Student loan debt is a major problem for people of all genders, races, and ages. In fact, recent research shows the outstanding balance on student loans has reached $1.59 trillion amongst the 44.7 million borrowers with student debt.
While many are affected by loan debt, it’s a bigger financial burden for some than others. In particular, women take out more student loans and owe more student loan debt than their male counterparts. There are a few reasons for that -- some of which are good for women and some of which are very bad.
To get a clearer idea of the student loan crisis, it is important to understand how much total student loan debt is owed by women -- and this understanding is essential to formulating policy fixes as political solutions are considered.
How much of America's student loan debt is owed by women?
According to The Ascent's recent research, women owe the vast majority of student loan debt in the United States. In fact, women are responsible for close to two-thirds of the current student loan debt in the country.
Women are both more likely to graduate with debt and more likely to have higher debt balances than their male counterparts. A total of 41% of female undergrads borrowed during the 2015 to 2016 academic year, compared with just 35% of male undergraduates. And in 2016, the average student debt balance for women with bachelor's degrees was $21,619 compared with $18,880 among their male counterparts.
Why do women have more student loan debt?
There is a positive reason that women have more student loan debt: They earn more degrees.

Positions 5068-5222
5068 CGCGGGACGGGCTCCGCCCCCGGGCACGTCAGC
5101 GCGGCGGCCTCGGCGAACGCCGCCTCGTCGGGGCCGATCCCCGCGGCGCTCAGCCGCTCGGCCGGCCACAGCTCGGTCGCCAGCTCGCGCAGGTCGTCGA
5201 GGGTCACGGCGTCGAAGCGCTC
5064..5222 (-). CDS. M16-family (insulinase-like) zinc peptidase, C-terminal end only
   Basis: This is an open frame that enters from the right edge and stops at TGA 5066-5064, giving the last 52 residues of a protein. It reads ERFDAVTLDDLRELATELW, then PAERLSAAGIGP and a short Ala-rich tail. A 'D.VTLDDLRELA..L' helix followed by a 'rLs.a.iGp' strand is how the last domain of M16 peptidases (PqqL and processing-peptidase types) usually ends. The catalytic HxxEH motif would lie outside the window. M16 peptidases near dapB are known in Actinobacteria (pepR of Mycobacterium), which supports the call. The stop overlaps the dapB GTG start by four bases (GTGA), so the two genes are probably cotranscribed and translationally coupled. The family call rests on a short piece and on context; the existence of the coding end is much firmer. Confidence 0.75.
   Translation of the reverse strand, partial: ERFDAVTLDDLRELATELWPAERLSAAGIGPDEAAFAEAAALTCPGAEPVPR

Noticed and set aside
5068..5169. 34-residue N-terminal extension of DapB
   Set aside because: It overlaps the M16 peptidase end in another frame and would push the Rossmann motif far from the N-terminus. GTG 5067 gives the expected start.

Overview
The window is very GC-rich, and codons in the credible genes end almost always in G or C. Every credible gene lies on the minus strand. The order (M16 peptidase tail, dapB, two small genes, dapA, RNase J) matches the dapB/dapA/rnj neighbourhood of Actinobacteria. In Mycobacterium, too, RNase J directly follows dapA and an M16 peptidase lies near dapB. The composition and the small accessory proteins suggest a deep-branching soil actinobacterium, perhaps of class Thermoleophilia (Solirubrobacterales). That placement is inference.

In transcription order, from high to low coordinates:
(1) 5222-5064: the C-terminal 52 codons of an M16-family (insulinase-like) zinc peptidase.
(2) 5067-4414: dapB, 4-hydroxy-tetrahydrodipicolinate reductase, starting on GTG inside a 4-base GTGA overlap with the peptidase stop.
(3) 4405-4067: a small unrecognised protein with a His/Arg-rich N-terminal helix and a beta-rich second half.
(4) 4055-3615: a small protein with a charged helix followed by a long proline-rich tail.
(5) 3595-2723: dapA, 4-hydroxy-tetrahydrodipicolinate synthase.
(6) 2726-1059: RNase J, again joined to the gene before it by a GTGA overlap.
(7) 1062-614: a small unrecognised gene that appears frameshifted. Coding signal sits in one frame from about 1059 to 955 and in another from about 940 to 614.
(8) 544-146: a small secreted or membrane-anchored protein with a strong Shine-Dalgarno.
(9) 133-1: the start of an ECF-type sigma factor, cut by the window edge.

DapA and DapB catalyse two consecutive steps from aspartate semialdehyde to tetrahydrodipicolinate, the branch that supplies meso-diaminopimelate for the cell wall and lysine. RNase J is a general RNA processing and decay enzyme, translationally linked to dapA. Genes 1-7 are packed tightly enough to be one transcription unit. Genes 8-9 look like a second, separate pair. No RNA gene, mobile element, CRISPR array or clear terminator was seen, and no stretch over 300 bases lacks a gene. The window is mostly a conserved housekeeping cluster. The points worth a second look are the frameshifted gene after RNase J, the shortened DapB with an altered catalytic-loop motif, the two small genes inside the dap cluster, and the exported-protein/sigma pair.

As The Ascent's research on the gender pay gap revealed, women have earned the majority of bachelor's degrees each year since 1982, the majority of master's degrees since 1987, and the majority of doctoral degrees since 2006. Since women earn more degrees, it's natural that they would be responsible for more of the total outstanding student loan balance. Earning all of these degrees is expensive.
Unfortunately, there's also a much less positive reason that women owe more: the gender pay gap.
The gender pay gap has persisted for decades, with median earnings data showing a gap in what women make compared with their male counterparts going all the way back to 1979. Although things have improved, even in 2018, women had median earnings equal to just 81% of men's median earnings in the United States.
Sadly, the fact that more women now have degrees has not resulted in the gender pay gap closing. In fact, there's actually a bigger earnings gap between women with bachelor's degrees or graduate or professional degrees and men with similar credentials than the gap for less educated women.
What can be done?
Unfortunately, both the student loan crisis and the gender pay gap likely need political solutions. However, individual women can also aim to improve their own situations -- although their efforts may not always be successful given entrenched attitudes about gender and wages.
Women, like men, should explore opportunities for scholarships and grants to make the cost of their education as inexpensive as possible. Women can also look to local women's groups and organizations that specifically aid in their advancement to perhaps find some additional financial aid that may not be available to their male counterparts.
Women should also negotiate aggressively for a higher salary when starting a job and should be assertive in negotiating for raises. While research has shown that women may be less likely to get a raise even when they ask, it is still worth the effort to try to earn as high a salary as possible. Women should also look for employers with open pay policies or who use standard pay rates for each position so they are less likely to be hit by a gender gap in the wages they earn.
Of course, these suggestions put the onus on women to correct a problem not of their creation. Still, unless and until societal change occurs, women owe it to themselves to do what they can to try to earn a salary commensurate with their education and experience so they can better repay the large student loan burden they've taken on.